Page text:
Story: Radiata pine

Cross-section of a pine log

Cross-section of a pine log

The three main sections of a pine log are an outer layer of bark, a circle of sapwood and a core of heartwood.

Bark consists of outer layers of dead cells and an inner layer of live, dividing cells. Bark has a protective function, helping prevent attack by insect and fungal pests, and stopping the interior of the trunk from drying out.

The wood is made up of concentric rings, which each represent a year’s growth. Each ring is composed of thin-walled cells (the paler wood) and thick-walled cells (the dark circular lines). A new layer of wood is added each year in a very thin region between the inner bark and the sapwood.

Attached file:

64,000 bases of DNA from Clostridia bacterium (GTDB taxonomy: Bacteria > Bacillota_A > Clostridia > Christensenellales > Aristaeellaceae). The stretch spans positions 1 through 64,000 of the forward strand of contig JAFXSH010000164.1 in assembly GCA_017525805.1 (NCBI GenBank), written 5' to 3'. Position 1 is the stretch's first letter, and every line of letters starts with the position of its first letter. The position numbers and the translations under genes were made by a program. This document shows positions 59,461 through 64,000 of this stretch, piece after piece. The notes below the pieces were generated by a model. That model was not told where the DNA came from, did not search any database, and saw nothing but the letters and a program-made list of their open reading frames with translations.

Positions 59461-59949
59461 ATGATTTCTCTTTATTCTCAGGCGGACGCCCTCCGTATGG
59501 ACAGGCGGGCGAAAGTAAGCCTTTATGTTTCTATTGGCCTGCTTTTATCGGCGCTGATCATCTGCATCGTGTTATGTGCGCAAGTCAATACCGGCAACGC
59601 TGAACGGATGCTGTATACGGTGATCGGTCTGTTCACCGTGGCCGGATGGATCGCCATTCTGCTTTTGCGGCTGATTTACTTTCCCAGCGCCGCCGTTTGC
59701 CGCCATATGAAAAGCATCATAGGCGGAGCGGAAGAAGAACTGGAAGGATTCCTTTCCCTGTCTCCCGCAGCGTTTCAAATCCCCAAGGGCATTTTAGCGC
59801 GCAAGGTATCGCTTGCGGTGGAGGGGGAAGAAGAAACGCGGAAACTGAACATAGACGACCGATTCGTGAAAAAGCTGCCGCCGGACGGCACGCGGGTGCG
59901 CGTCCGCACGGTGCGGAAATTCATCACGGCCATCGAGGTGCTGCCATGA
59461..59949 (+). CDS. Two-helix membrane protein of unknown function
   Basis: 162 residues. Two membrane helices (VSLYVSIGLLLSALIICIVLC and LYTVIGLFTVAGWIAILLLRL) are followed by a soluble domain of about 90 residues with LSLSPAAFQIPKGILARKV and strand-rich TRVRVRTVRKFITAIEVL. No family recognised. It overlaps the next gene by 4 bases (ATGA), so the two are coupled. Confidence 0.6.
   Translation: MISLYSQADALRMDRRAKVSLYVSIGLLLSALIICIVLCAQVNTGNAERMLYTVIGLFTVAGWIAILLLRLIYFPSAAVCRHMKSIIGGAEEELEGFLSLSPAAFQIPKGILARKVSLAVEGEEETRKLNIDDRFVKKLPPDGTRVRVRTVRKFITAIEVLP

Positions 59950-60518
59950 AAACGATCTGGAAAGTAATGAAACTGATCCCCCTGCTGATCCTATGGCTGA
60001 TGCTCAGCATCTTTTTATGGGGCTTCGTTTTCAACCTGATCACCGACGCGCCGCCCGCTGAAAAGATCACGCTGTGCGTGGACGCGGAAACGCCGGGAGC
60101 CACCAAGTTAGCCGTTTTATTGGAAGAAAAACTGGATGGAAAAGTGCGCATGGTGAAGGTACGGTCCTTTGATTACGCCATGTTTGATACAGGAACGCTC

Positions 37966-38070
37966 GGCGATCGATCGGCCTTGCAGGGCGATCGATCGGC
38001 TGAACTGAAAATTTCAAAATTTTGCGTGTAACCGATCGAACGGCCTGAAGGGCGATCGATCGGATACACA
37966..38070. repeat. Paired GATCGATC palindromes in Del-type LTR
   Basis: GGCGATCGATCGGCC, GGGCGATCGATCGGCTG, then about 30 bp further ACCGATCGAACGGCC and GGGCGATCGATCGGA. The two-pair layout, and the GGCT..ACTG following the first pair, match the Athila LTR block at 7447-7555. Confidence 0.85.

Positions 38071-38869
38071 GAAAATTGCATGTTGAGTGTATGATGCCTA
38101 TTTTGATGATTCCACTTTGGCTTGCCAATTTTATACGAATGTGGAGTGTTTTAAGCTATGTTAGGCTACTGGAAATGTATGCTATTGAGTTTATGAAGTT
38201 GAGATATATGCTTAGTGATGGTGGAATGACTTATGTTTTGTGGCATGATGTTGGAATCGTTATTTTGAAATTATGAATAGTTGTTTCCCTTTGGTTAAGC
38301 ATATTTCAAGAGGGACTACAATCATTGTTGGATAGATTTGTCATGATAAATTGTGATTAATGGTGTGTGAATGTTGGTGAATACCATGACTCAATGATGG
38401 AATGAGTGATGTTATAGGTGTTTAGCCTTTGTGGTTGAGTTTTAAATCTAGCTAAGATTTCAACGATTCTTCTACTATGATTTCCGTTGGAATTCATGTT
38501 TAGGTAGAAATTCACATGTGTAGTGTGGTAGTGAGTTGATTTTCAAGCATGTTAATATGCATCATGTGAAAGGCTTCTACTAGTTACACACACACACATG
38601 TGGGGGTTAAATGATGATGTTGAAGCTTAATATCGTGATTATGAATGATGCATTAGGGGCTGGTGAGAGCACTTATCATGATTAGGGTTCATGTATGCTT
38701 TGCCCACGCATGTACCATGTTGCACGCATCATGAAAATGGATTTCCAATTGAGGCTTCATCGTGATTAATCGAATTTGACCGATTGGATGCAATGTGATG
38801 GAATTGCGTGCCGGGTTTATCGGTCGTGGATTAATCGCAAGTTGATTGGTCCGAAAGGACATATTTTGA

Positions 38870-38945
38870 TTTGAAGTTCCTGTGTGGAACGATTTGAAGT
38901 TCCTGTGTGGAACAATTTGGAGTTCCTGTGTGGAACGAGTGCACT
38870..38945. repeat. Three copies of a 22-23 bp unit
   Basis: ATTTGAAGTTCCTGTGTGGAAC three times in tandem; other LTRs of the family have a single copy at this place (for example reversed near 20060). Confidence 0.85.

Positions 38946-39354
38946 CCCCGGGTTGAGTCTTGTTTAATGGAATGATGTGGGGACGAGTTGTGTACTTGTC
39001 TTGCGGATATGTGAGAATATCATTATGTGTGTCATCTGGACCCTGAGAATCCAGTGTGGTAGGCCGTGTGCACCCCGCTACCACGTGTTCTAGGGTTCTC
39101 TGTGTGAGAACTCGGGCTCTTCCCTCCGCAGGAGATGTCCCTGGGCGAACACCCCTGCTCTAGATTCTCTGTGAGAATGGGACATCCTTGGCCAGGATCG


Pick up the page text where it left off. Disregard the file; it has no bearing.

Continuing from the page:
Sapwood consists of live cells that carry and store water and nutrients.

Heartwood is dead and is a darker colour than the surrounding sapwood.

Pith is the oldest part of the tree and forms the core of the trunk.

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How to cite this page:

Peter Berg, 'Radiata pine - The wood', Te Ara - the Encyclopedia of New Zealand, (accessed 20 June 2024)

Story by Peter Berg, published 24 Nov 2008